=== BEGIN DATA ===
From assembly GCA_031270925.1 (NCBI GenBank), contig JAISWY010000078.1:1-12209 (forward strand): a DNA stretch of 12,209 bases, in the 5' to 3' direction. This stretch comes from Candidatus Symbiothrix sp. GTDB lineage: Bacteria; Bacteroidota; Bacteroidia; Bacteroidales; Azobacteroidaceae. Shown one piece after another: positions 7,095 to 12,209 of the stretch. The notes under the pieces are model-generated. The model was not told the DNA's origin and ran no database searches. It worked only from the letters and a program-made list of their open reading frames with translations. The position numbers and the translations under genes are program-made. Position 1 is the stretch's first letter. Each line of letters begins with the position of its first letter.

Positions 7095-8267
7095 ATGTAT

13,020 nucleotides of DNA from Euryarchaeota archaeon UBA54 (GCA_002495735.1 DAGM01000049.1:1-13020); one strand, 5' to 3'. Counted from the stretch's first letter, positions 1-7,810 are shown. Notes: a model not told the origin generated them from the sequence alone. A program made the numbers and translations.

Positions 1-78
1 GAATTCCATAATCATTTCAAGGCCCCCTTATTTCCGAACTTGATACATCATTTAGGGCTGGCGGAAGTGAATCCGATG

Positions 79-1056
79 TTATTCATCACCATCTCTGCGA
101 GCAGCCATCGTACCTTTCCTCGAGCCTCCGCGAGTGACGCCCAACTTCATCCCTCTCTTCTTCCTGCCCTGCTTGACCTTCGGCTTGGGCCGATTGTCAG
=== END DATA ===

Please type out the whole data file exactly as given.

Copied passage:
From assembly GCA_031270925.1 (NCBI GenBank), contig JAISWY010000078.1:1-12209 (forward strand): a DNA stretch of 12,209 bases, in the 5' to 3' direction. This stretch comes from Candidatus Symbiothrix sp. GTDB lineage: Bacteria; Bacteroidota; Bacteroidia; Bacteroidales; Azobacteroidaceae. Shown one piece after another: positions 7,095 to 12,209 of the stretch. The notes under the pieces are model-generated. The model was not told the DNA's origin and ran no database searches. It worked only from the letters and a program-made list of their open reading frames with translations. The position numbers and the translations under genes are program-made. Position 1 is the stretch's first letter. Each line of letters begins with the position of its first letter.

Positions 7095-8267
7095 ATGTAT

13,020 nucleotides of DNA from Euryarchaeota archaeon UBA54 (GCA_002495735.1 DAGM01000049.1:1-13020); one strand, 5' to 3'. Counted from the stretch's first letter, positions 1-7,810 are shown. Notes: a model not told the origin generated them from the sequence alone. A program made the numbers and translations.

Positions 1-78
1 GAATTCCATAATCATTTCAAGGCCCCCTTATTTCCGAACTTGATACATCATTTAGGGCTGGCGGAAGTGAATCCGATG

Positions 79-1056
79 TTATTCATCACCATCTCTGCGA
101 GCAGCCATCGTACCTTTCCTCGAGCCTCCGCGAGTGACGCCCAACTTCATCCCTCTCTTCTTCCTGCCCTGCTTGACCTTCGGCTTGGGCCGATTGTCAG